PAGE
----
12. If I read you right, you're calling for 2 hurricanes and 1 major hurricane the remainder of the season? I mean that's fine but you realize it's August 12th? Climatological favorability across the basin doesn't normally kick in until around August 20th-26th even in active years. I think a lot of folks fail to realize how quickly an unfavorable synoptic and environmental pattern can transition to favorable. Shear issues appear to be short-term. The hostile westerly upper level flow across the Caribbean is due to the current convective outbreak in the Eastern Pacific. However, more favorable upper 200 hPa vorticity will shift to over the Atlantic Basin by August 20th. Westerly windshear will decrease as the EPAC swings into a more suppressed regime. Likewise the strong easterly 700 hPa windbursts that have driven SAL will back down as Azores SPHP shifts into a more SER/WAR extended pattern (as is typical does this time of year). As such, the MDR will moisten for the September run. Sub-800 hPa to sea level pressures have already been running lower than climatological mean. All these factors within consideration, I think some folks are going to be taken surprise during the peak regardless of the active to hyperactive forecasts.
  13. I am not making any adjustments. Signals still scream a crazy active peak that is prolonged through October with -ENSO and +AMO signals. Now how NAO evolves could influence deep Caribbean tracks versus more interaction with the Eastern Seaboard. WAR/SER should be in place through October though. There will still be westerly shortwaves and intermittent weaknesses for recurves. But several TCs will time under waxing extensional Azores-Bermuda ridging versus waning as troughs lift over New Foundland and Greenland maritimes with robust SERs rebuilding in place; therefore, I do not think we're staring down another 2010/2011 type active season where everything is central Atlantic based. I should specify peak MDR/CV stretch of season, as this season up to this point is entirely dissimilar. Perhaps something akin to 2004 and 2008 with enough blocking in place to drive some W. Caribbean and GOM systems like Ike, Gustav, Ivan, Felix, Frances, etc. Again, I want to avoid 2005 in comparison because, if you recall, after July we really did not have many MDR/CV long-tracking hurricanes that reached the far WATL. Katrina developed out of TD10 remnants in the Bahamas. Rita was home grown as well. Wilma was pure WCARIB post frontal and tropical wave interaction. All those other numbers were among a swarm of TCs that developed out in the middle of the central Atlantic. Again, with the pattern evolving, I will be surprised if we don't have at least a few hurricanes that eat up some longitude and become Antilles, Central America or SE Conus threats. Not saying it will be 2017 again, but can you imagine a 2017-like year in the MDR but with significantly greater longitudinal tracks?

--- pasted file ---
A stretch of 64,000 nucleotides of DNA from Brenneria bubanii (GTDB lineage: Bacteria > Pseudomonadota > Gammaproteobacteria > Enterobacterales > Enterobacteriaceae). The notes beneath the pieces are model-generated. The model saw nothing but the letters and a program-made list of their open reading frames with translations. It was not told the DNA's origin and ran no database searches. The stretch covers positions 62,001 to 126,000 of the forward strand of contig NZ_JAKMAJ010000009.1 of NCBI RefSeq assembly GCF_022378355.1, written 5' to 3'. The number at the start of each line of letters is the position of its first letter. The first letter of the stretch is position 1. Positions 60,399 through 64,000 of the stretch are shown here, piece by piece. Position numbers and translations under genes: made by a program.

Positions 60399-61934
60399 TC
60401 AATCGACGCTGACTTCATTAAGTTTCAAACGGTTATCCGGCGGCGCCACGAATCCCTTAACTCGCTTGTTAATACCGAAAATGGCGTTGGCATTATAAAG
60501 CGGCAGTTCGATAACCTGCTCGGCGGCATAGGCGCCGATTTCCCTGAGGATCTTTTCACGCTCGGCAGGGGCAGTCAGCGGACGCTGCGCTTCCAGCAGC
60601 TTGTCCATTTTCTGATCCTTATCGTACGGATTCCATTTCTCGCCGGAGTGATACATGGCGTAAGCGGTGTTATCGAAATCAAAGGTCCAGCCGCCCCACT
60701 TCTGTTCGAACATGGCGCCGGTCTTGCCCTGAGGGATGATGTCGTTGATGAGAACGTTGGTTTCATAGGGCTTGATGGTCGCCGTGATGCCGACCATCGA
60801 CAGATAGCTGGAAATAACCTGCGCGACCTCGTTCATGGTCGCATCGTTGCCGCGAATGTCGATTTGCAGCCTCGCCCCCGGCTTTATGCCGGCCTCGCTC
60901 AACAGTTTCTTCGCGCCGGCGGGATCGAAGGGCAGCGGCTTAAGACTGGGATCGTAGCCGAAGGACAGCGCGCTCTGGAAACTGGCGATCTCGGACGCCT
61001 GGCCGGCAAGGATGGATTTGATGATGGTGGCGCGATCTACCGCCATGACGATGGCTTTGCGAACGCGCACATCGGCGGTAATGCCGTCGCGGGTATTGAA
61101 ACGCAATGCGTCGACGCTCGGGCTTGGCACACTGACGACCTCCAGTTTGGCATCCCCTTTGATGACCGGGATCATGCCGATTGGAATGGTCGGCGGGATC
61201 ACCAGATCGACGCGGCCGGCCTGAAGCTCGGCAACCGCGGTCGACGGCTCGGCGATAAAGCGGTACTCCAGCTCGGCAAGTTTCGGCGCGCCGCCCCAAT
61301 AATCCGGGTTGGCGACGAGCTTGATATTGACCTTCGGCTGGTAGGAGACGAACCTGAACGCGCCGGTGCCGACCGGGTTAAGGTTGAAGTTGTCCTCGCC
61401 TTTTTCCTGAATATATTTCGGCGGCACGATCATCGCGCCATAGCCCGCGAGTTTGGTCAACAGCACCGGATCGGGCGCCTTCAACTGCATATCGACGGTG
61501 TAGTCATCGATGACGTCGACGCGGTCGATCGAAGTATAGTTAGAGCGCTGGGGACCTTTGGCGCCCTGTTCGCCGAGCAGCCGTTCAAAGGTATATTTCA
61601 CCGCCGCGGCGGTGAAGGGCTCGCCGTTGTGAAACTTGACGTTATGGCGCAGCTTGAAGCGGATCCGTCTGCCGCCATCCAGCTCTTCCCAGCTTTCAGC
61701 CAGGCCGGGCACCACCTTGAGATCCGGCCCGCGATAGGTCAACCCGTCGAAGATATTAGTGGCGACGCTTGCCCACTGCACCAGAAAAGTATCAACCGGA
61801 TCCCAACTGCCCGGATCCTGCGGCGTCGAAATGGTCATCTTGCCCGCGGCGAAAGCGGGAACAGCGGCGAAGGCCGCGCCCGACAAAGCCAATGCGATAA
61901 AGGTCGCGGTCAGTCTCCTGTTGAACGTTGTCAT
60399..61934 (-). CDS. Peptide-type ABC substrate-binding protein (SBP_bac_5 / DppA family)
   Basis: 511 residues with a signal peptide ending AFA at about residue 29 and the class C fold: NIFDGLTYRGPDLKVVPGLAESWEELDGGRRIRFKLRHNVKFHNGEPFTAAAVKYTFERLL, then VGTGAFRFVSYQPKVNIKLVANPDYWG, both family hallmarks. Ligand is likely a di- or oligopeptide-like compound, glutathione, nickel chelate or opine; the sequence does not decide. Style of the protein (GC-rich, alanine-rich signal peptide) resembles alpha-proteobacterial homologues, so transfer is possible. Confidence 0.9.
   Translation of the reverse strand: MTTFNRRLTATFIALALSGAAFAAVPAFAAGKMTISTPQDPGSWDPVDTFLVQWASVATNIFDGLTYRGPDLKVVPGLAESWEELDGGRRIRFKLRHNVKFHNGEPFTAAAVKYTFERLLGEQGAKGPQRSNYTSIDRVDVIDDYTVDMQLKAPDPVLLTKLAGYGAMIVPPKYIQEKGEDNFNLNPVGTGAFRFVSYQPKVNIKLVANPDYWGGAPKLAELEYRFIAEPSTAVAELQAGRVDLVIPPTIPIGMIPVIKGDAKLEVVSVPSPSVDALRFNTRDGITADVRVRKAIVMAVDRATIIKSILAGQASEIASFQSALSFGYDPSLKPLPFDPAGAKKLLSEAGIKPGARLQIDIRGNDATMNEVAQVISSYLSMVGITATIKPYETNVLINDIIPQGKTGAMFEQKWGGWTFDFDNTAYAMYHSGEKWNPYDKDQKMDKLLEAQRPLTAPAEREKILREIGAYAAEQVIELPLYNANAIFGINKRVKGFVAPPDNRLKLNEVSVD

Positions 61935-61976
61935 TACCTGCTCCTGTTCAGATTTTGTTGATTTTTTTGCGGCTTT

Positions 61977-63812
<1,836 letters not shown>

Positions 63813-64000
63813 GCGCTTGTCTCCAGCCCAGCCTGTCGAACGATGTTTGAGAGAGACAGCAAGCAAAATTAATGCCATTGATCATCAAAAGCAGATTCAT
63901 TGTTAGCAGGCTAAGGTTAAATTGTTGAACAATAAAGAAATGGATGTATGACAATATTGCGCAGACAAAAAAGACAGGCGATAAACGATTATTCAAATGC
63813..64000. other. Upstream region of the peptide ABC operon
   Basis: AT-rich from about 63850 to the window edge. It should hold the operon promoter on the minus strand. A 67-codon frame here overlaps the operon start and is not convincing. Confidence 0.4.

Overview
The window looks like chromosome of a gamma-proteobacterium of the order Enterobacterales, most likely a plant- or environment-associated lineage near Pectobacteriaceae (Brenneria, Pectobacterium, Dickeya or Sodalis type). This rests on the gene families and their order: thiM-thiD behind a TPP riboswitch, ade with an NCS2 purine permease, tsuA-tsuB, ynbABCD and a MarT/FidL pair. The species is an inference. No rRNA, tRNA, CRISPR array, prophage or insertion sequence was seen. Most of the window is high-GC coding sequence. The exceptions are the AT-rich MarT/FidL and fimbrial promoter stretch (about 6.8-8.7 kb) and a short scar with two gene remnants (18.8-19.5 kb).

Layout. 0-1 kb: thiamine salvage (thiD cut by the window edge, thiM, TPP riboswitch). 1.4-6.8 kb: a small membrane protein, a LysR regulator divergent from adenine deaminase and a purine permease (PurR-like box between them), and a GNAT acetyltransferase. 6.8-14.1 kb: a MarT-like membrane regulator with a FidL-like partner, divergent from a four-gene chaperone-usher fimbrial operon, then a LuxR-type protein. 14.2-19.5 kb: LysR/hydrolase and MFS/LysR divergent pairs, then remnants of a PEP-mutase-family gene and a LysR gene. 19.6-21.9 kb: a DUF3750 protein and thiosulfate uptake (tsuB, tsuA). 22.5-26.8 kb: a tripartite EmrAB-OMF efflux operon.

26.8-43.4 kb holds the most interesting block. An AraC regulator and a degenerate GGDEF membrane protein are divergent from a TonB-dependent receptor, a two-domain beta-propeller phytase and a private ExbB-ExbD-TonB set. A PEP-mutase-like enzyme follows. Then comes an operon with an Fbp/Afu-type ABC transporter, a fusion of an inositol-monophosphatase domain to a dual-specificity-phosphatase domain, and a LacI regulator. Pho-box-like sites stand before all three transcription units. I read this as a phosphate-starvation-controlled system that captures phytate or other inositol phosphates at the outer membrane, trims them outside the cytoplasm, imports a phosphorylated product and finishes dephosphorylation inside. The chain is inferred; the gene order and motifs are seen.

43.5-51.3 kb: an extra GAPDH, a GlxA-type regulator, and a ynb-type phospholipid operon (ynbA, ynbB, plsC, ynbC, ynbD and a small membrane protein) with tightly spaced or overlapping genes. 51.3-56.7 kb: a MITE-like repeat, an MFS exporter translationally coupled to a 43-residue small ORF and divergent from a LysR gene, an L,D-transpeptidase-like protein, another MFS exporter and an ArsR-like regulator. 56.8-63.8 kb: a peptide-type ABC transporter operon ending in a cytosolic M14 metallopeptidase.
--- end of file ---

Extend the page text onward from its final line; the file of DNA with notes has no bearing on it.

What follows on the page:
14. July of 2005 was so anomalous, I'm not sure it's even reasonable to compare ACE numbers to it. When you have two long-tracking major hurricanes that reached Category 4 and 5 prior to peak weeks, it remains a freak outlier in terms of ACE compared to even other hyperactive years. 2017, 2010, 2008, 2004, 2003, 1999, 1998, 1995 and so forth are much more in line climatologically speaking. This year so far has been more about numbers of named storms, though I do expect ACE to be skyrocketing in September this year regardless of hyperactive or just normally active.